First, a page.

Humans and their Machines

(Patrick Jagoda)

Suddenly, as a result of discontinuities or critical thresholds characteristic of the coevolution of knowledge, the computer has emerged as a tool of choice for observing and simulating the infinite complexity of life, of society, and of the ecosystem—and above all, as a tool for acting on it. (Joël de Rosnay, The Symbiotic Man)

 The Brain Sees, but does the Mind Understand?

As the above quote suggests, Joël De Rosnay goes further than most futurists in his discussion of the transformative impact of computers on everyday life. “This hybrid life, at once biological, mechanical, and electronic, is still coming into being before our very eyes. And we are its cells. In a still unconscious way, we are contributing to the invention of its metabolism, its circulation and its nervous system. We call them economies, markets, roads, communications networks, and electronic highways, but they are the organs and vital systems of an emerging superorganism that will transform the future of humanity and determine its development during the next millennium.” (Xii-xiii)

This is an extraordinary statement and yet there are elements to what de Rosnay is suggesting that must be examined with great seriousness. He is beginning to talk about merging human biology and the way it functions, with digital technologies organized by the programming systems that govern them. As a result, Western societies are developing, albeit tentatively, a completely different understanding of the body and thinking in very different ways than they ever have about the relationships that humans have created with the many devices that surround them.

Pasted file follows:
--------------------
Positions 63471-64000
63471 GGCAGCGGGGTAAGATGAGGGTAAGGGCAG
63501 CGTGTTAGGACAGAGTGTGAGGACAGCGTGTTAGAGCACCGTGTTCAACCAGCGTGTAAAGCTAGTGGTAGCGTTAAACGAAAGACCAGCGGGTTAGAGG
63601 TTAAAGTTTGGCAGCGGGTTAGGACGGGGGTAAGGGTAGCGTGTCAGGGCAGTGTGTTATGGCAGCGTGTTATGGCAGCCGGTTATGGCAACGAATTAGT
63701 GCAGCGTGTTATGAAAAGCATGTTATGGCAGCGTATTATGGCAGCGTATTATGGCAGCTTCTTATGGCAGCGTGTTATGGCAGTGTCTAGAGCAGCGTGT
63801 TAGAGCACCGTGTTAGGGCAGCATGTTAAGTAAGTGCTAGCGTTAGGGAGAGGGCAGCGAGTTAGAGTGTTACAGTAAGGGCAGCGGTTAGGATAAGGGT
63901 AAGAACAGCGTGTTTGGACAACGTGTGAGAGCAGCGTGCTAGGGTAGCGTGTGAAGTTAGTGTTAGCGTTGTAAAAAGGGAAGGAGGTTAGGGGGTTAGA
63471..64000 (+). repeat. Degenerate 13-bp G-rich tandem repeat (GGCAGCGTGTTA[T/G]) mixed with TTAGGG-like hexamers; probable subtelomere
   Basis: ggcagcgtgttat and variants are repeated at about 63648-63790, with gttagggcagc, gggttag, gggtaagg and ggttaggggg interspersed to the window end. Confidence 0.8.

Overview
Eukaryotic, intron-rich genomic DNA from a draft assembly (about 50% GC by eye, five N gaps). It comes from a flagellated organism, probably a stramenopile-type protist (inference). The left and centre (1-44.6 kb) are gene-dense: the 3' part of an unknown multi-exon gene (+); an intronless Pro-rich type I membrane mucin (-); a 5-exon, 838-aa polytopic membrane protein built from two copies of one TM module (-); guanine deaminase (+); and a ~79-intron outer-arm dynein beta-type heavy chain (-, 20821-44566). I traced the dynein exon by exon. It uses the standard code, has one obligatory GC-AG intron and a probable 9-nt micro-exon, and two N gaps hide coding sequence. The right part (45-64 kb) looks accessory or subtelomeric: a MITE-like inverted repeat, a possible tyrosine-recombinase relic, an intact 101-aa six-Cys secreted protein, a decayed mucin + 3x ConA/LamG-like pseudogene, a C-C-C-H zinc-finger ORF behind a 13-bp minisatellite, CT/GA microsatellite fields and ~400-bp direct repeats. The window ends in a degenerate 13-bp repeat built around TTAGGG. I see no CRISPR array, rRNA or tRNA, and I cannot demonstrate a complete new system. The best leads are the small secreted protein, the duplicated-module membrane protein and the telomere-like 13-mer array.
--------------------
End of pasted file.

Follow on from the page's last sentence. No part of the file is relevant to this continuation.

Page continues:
De Rosnay does not simply collapse technology and the human body. That is not his purpose. Rather, and more importantly, he understands the connections that bind people together. He explores the links that have been created — the webs that join people, their environment and their governments, as well as their cultures, their economies and most importantly their technologies — all of these are at the heart of a new understanding of what it means to be human.

In making this statement, I am aware of its many pitfalls, not the least of which is that there is no clear way of anticipating the outcome of the changes that are presently being experienced. However, there is no doubt that the convergence of biology and technology means that the conventional definitions of human identity and subjectivity will undergo a profound alteration. (Francis Fukuyama offers a very negative evaluation of these changes in Our Posthuman Future: Consequences of the Biotechnology Revolution, 2002)

Much will have to be learned about how to discriminate between differing definitions and explanations of what it means to be human. Most importantly, baseline assumptions about reality will have to change to reflect the integration of image-based virtual worlds into everyday life. 

More on this in my next post…